We just returned home from a 10-day vacation to South Carolina and I documented our trip using only my iPhone X, and y’all, no one is more surprised about that than me. I have been a DSLR girl for a few years now, and armed with two good lenses, I take my camera with me on all our memory-making excursions. I just didn’t pull it out of the suitcase this time. As the primary memory keeper for my family, I think photography is pretty darn important. Yet, on this vacation, I found that I could capture most everything with my phone. Sure there were photos that could have been better if shot with the DSLR, but the ability to use a small, handheld device was too enticing to pass up (and the camera on the iPhone X is freaking amazing). Today, I want to share some tips and tricks from my week of photography. Hope they are helpful. Happy travels!
Photograph People and Places – Remember going through all the photos from family vacations when we were kids? Sure, we showed up in some of the pictures, but often, our parents were documenting the location: a wide-angle shot of a canyon, a building or monument, the morning sky (sorta like a reel of photos on the ViewMaster). Now, the pendulum seems to have swung the other way—we parents are taking mostly shots of our kids without a lot of scenery. I think there’s a way to combine both philosophies. Certainly, there are some photos that truly deserve to stand on their own—the landscape is the subject. But there are also times when the landscape becomes a beautiful background for the subject. Our babies. People and places, guys.
See how I caught the sun coming through the Spanish moss-draped trees in the first shot and then my babies playing in front of those trees in the second? People and places!
The first picture of a bridge in Charleston at sunset is totally a stand alone. Can’t believe how gorgeous. But just a few minutes earlier, I had snapped my kids and niece with the same bridge in the background for a memorable shot.
Frame the Photo and Look for the Horizon – This is a tip that my good friend, Signe, taught me when I attended a photography class of hers last year. By using elements of the photo to frame the main subject, the entire picture becomes more interesting. A photography term called leading lines (using natural lines to lead the eye to your main subject) is also a tip that works really well at the beach when your leading line is the horizon separating ocean from sky.
It is almost too easy to frame a photo in Charleston. The oversize shutters and window boxes on colorful homes and businesses make beautifully framed photos super simple.
I took this last picture of the jellyfish a few different times, because the first few shots didn’t include the horizon line. It was just the jelly and the sand. By getting lower (on my knees) and pulling the iPhone up, I got a nice line in the background which allowed for more visual interest in my photo.
Work with the Light You Have (Or Create Your Own) – We all know about the golden hour, but how often does all your vacation action happen before 8 am or after 8 pm? With kids, our prime hours are somewhere between 10 – 6 when the light is super harsh outside. We also escape the heat and go indoors, which means that we must learn to work with the light we have. With an iPhone, you can tap the phone in camera mode to lock in on a focal point, and then move your finger up and down to adjust the light for times when a room is particularly dark, or you need to soften a harsh natural exposure. Playing with that before a memorable moment arrives means gaining some experience with those features. Photo editing apps are also a HUGE benefit for anyone who want to take their phone photos to the next level. I use Lightroom, but VSCO, Snapseed, and Afterlight are also favorites of both amateur and professional photographers.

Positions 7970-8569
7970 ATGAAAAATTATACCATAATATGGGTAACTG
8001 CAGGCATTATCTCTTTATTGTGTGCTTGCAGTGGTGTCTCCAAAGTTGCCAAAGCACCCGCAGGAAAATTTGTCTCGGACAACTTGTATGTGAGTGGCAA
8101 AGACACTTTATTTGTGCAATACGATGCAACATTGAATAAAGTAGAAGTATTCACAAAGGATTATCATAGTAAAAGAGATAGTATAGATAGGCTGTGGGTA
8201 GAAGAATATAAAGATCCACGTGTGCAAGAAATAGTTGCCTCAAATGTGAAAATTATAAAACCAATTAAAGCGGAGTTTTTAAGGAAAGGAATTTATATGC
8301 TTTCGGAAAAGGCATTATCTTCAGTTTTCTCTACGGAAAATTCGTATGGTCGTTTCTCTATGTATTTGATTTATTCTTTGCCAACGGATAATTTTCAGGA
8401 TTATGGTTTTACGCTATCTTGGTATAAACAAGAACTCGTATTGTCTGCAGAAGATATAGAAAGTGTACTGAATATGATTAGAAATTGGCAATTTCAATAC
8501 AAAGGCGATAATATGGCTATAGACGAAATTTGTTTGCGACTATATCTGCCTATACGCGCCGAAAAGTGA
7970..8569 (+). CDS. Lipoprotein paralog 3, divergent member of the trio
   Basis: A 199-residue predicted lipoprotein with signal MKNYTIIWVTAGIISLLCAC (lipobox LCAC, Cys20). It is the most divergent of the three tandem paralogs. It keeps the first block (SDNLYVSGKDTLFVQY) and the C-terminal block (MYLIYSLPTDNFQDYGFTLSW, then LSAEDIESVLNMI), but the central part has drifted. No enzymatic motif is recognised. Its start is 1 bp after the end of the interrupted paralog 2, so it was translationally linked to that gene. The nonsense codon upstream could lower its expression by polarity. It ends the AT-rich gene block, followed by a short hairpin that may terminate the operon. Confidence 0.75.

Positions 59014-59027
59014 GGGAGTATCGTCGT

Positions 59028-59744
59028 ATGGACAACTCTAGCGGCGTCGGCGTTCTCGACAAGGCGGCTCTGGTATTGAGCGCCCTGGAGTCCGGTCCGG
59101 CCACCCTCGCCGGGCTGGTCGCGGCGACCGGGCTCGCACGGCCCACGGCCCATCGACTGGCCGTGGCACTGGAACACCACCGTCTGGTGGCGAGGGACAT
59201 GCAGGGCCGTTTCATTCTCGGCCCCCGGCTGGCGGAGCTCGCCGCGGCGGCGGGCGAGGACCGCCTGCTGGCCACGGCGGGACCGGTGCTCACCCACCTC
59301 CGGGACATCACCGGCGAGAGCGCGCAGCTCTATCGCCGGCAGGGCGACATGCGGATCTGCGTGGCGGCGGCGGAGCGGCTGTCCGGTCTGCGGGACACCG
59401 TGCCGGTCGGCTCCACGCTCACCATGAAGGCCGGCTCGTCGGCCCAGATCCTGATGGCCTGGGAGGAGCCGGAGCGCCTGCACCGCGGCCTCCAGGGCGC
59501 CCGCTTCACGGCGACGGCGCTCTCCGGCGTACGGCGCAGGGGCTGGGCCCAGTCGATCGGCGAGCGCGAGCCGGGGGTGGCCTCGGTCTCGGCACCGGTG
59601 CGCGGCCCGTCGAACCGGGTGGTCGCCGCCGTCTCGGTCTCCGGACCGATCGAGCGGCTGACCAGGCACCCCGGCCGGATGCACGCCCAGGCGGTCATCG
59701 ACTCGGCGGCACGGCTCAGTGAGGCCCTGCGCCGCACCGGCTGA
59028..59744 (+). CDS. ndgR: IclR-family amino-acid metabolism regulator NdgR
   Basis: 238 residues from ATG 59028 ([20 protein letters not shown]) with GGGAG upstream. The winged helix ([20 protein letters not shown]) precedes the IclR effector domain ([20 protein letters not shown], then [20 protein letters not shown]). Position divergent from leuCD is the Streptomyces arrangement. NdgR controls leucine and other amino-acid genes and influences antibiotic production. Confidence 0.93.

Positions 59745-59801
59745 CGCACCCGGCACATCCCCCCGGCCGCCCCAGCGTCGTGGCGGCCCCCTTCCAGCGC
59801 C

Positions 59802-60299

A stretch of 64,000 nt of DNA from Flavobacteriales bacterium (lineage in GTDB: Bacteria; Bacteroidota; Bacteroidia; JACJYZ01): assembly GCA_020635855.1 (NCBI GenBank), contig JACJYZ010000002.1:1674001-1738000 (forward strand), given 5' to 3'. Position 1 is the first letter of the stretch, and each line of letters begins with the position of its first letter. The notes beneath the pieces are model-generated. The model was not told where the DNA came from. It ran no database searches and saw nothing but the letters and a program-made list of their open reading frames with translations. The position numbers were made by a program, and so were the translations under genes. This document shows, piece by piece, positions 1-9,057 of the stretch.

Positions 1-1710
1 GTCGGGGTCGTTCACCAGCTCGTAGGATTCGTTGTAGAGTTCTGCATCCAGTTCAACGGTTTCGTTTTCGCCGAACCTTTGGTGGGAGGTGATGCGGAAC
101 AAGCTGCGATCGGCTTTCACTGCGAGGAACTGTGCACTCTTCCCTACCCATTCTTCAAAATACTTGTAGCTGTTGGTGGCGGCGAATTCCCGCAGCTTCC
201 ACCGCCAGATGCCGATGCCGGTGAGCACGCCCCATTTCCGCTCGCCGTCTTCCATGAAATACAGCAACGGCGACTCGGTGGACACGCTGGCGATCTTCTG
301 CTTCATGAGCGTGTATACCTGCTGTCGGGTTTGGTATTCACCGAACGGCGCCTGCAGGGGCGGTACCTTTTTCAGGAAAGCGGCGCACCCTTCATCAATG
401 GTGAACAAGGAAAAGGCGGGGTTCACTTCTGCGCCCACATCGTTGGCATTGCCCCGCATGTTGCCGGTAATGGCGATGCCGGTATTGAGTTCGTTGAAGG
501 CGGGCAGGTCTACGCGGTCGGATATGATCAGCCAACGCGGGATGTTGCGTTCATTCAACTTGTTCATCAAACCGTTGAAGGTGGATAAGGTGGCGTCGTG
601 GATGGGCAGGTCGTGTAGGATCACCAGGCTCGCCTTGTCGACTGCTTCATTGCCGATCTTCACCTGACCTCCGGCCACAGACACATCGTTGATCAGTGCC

Being inside a building with both natural and artificial light means getting creative with the light feature on my iPhone and also using a little photo editing.
Sometimes the picture is too memorable to miss even when the sun is straight overhead. Embrace it and keep snapping!
Go Candid and Capture Moments – If I had to pick the most important tip—and the thing I see people missing most often—this is it. As I have evolved as a mother and as a memory keeper (aka photographer), I have learned accept and embrace more candid shots in our digital photo albums. My kids prefer it. Frankly, they are over the posed photos, and I can spot a fake smile a mile away. But more importantly, candid shots make for better memories. Because your children may not naturally sit on the beach at sunset with their arms wrapped around each other, but they may ACTUALLY splash around together like crazy in the waves. So mix posed and candids together to capture your best vacation memories.
Here we all are above, posed as can be!
And here are candid shots with no posing! So fun!
I even captured my beautiful sis-in-law in both types of photos with her fur-baby, Oliver. I can’t decide which picture I like better.
Use Portrait Mode—Sparingly – Let’s be honest. I practically bought my iPhone X just for Portrait mode. Acting like a 50mm lens, Portrait mode is a wonderful tool for close up shots, food pictures, and anything else that stands. . . still. Which doesn’t seem to be entirely practical with children. Its slow shutter speed does not make Portrait ideal for action shots, and its shallow depth is best for subjects within 6 feet of the camera. There is no Live mode in Portrait, nor does it zoom. What it does do is take the BEST phone photos I’ve seen, so play around with it, and have fun!
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